What do you think John will do?
My hunch is, as John continues to do the work on his sobriety, he will move on to what he has done his entire life, which is to try and find the right context in which he can express himself creatively. I was very careful not to say what I thought that context should be. There are many ways to express yourself creatively. Again, my job as a writer is to watch and follow what happens, not to tell people what should happen.

Have you had any communication with him since the article?
I have. After the article came out, obviously he had no idea what was in it, he just knew what we talked about, so he would not have known what to expect. He wrote me some extremely beautiful letters and I have continued to have communication with him on and off.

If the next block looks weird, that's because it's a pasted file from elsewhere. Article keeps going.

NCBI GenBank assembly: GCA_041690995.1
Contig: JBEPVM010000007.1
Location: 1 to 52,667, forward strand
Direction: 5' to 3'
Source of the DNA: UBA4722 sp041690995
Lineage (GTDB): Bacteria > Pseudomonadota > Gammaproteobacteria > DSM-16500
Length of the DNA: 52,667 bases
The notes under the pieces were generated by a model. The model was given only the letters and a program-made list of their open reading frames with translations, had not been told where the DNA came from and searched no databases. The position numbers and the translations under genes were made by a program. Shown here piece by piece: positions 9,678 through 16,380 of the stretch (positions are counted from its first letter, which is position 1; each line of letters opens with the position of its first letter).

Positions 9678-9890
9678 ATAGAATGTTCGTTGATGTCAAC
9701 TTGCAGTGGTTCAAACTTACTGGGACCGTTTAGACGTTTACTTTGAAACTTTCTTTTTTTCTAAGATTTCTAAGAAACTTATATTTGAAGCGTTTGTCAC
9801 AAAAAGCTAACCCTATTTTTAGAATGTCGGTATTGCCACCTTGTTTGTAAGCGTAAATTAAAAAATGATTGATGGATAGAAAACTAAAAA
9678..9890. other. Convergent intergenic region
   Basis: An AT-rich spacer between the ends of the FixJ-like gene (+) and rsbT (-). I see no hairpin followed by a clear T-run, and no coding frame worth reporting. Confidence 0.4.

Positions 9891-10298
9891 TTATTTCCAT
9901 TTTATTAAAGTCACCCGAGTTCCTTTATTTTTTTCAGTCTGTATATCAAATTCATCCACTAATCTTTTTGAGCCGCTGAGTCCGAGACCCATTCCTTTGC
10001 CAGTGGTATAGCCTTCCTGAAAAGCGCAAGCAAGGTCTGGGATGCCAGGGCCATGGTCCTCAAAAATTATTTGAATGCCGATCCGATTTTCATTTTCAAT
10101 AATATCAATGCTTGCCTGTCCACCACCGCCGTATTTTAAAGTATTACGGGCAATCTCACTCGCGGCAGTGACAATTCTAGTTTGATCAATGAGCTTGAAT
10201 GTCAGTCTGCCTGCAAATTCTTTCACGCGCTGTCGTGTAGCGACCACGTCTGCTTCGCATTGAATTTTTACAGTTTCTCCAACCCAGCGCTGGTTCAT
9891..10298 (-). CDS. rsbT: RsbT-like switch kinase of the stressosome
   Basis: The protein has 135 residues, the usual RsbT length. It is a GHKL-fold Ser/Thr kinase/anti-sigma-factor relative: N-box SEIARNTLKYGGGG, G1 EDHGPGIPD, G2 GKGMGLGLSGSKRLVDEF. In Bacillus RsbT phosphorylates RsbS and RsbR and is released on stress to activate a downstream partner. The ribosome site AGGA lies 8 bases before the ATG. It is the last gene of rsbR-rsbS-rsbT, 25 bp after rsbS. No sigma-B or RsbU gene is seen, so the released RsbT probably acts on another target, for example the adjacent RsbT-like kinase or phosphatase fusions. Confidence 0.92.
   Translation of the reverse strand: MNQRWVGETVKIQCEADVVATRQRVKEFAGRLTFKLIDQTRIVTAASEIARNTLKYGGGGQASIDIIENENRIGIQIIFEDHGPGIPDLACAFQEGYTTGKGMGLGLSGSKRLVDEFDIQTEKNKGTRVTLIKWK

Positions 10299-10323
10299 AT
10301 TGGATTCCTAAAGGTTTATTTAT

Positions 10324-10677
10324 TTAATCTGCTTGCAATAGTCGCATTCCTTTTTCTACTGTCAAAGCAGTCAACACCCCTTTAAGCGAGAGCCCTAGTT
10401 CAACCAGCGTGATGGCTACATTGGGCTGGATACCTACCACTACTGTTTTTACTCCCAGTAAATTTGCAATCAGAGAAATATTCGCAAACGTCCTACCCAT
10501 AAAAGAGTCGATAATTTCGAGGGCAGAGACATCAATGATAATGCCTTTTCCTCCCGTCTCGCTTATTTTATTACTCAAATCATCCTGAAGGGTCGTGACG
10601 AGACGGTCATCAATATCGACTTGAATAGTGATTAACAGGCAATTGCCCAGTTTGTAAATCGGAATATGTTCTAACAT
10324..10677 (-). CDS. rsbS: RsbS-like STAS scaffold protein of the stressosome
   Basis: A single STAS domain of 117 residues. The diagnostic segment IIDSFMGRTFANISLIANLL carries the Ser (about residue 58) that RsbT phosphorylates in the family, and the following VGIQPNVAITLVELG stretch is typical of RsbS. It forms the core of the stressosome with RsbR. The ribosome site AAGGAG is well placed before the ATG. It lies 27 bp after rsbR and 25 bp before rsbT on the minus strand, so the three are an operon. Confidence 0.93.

Charlie Rose also interviewed John. Was there anything he asked John that you wished you had?

On a lighter note, tell me about your new family member…
Our beloved cat Cassidy died when he was almost 18, and we were bereft. But now we have this new little Persian cat, Cody, who we have fallen for. He looks like a toasted marshmallow.

Did you know Kathie Lee Gifford has two children named Cody and Cassidy?
No! Do they have tails?

I’ll have to get back to you on that. Has Cody met Karl Lagerfeld’s cat Choupette?
They write to each other. And they have tiny, tiny little iPads which they paw. They send each other photos of their dinner. I’m teasing you. They send messages through their doting parents, Sandy, me, and papa Karl.

What a life you lead!
We’re lucky, you know. It’s an amazing world we have all found ourselves in.